Darrell found it kind of rough to watch a 35 year old film with no plot and a very thin story line because you’re waiting for something to happen… and it never really does. Tony describes it as a ghetto slice of life movie, set in a car wash, with no over arcing plot. It’s just a day in the life of guys who work in a car wash, although there are some very interesting characters who he would have liked to have had more of a story. It’s basically a character study loosely strung together, which Darrell found to be the movie’s downfall. Tony #2 brought up that, during the 1970s, there were quite a few films that experimented with character study as a structure.
They liked the character of Lindy, a flamboyantly gay man. What they also liked was that their coworkers were supportive and, when Lindy was hassled, defended him, as well.
While Darrell thought it came close to being a Blaxploitation movie, Tony and Tony #2 disagreed and thought it was very much the opposite. They go into a brief listing of Blaxploitation films… then drift back to Car Wash. The only scene in the film that possibly came close to being a “stereotype” is the scene where the employees were dancing and singing while washing cars. Tony thought that Kevin Smith borrowed heavily from this structure in making Clerks… slice of life study and people whose only common thread is working together.
They talked about Richard Pryor being one of the top-billed actors in the movie, although he was in only one scene. One of Tony’s most memorable “one of” scenes in the movie was the Beverly Hills woman who comes to the car wash with her son with an upset stomach. Her main concern is that the employees clean up her son’s vomit from the car, and NOT that fact that her son is sick. When she drives away, her son projectile vomits all over the inside of her car and her.
The hosts discuss the more tragic story lines in the film. T.C., who spend the entire movie trying to win concert tickets for a girl that he likes, but this girl barely gives him the time of day. Lonnie, who works in an almost supervisory role, but doesn’t have the title or the pay that goes with it. He’s also struggling to be a good father while dealing with a parole office that keeps popping in to check up on him. Duane/Abdullah, the “angry young man,” knows most of the employees are slackers and he wants more for himself. These also provided some of the serious moments in the midst of the comedy.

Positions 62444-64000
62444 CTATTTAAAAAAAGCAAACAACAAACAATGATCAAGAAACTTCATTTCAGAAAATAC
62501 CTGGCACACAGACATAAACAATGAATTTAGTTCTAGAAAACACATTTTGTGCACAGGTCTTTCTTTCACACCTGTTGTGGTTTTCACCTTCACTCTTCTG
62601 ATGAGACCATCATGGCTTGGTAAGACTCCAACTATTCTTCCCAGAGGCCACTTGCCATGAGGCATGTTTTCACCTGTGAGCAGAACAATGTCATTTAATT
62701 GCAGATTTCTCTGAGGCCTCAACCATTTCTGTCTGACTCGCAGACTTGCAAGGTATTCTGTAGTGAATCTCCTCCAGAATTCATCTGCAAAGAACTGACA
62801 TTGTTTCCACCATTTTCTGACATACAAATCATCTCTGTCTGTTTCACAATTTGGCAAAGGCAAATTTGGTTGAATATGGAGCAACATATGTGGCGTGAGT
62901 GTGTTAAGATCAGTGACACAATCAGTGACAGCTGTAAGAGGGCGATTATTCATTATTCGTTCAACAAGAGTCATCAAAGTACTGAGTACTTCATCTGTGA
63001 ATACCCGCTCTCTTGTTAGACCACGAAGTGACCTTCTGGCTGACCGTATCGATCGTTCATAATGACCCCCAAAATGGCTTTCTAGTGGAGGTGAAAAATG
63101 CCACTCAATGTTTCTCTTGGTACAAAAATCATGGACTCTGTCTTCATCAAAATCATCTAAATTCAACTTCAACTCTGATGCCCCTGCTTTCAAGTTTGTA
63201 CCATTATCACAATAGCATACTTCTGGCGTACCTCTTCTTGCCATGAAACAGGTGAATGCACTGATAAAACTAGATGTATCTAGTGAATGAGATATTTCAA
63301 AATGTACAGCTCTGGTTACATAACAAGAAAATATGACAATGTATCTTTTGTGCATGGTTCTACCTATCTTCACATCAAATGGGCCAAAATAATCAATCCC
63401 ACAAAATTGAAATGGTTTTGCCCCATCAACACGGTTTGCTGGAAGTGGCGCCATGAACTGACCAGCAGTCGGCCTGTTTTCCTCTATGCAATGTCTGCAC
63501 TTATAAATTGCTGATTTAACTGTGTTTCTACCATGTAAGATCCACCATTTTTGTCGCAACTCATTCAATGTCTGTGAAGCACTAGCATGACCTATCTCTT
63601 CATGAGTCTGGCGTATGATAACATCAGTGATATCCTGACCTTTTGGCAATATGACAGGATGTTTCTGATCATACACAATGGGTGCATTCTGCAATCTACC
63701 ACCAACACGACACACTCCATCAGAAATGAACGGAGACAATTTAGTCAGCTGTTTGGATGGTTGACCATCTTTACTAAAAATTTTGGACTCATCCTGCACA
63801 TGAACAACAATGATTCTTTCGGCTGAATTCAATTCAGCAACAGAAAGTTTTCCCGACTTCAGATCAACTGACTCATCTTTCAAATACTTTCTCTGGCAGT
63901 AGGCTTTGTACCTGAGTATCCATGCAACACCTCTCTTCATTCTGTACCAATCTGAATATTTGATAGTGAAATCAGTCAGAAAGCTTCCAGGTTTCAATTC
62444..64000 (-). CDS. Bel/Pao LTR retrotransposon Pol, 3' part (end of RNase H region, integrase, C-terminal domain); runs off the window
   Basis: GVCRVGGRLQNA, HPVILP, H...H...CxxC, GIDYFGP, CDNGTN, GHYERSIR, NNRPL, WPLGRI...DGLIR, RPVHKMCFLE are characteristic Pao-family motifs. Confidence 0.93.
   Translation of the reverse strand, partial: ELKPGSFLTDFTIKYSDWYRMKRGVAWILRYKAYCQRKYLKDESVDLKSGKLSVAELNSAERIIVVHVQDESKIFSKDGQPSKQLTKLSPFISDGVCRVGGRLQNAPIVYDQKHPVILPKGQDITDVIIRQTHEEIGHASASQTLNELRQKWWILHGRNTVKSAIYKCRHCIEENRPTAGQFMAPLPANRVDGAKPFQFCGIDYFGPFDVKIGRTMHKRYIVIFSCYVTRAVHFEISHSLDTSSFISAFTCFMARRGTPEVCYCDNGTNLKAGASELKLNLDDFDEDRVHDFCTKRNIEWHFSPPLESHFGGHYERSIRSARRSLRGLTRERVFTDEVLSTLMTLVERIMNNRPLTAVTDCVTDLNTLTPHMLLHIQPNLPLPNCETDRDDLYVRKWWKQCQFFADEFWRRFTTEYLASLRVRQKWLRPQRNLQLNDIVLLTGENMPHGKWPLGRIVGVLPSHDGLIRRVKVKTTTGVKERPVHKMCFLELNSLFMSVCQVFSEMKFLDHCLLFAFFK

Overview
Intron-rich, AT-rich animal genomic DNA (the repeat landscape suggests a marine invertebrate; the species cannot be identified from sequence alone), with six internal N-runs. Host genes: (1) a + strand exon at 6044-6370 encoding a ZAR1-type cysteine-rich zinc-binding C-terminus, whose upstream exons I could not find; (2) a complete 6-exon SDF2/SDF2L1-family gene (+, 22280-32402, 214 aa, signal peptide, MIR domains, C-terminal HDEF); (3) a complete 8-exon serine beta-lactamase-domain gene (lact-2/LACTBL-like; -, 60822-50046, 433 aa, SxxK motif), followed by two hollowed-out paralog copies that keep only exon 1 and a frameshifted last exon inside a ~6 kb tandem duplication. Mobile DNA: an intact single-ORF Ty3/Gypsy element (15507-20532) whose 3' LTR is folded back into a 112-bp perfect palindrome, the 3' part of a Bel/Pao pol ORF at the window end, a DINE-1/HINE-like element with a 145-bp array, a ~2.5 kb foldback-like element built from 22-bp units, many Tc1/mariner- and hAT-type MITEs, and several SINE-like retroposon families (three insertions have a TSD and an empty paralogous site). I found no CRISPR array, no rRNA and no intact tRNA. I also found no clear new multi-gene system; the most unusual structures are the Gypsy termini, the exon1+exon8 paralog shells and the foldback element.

They note that the movie didn’t really become cohesive until the end when the different story lines came to a close, specifically the scene in which Lonnie is closing the car wash and Abdullah (after being fired) returns to the car wash with a gun.
They were also a little disappointed in George Carlin’s cab driver character. They wished it was more like George Carlin – he wasn’t an intelligent character, he was a goofball character. Carlin also had a high billing on the movie and wasn’t in it all that much.
Darrell brought up that there was a number of well-known actors whose scenes ended up on the cutting room floor; Brook Adams and Danny DeVito, to name a few
Darrell mentions that Car Wash was Ivan Dixon’s last movie role, and they briefly mention his long list as a Director.
Tony brings up Richard Pryor’s quote about his role in Car Wash: “On the set of ‘Car Wash’ I was too coked out to know any better.”
Trivial bits ‘n pieces:
This was Ivan Dixon’s last movie acting role and Bill Duke’s first movie acting role, who also became a Director in later years.
The name of the Los Angeles car wash used to film the movie was the Figueroa Car Wash, near MacArthur Park.
The movie’s title song was a #1 hit and was also one of the biggest selling singles of the 1970s disco era.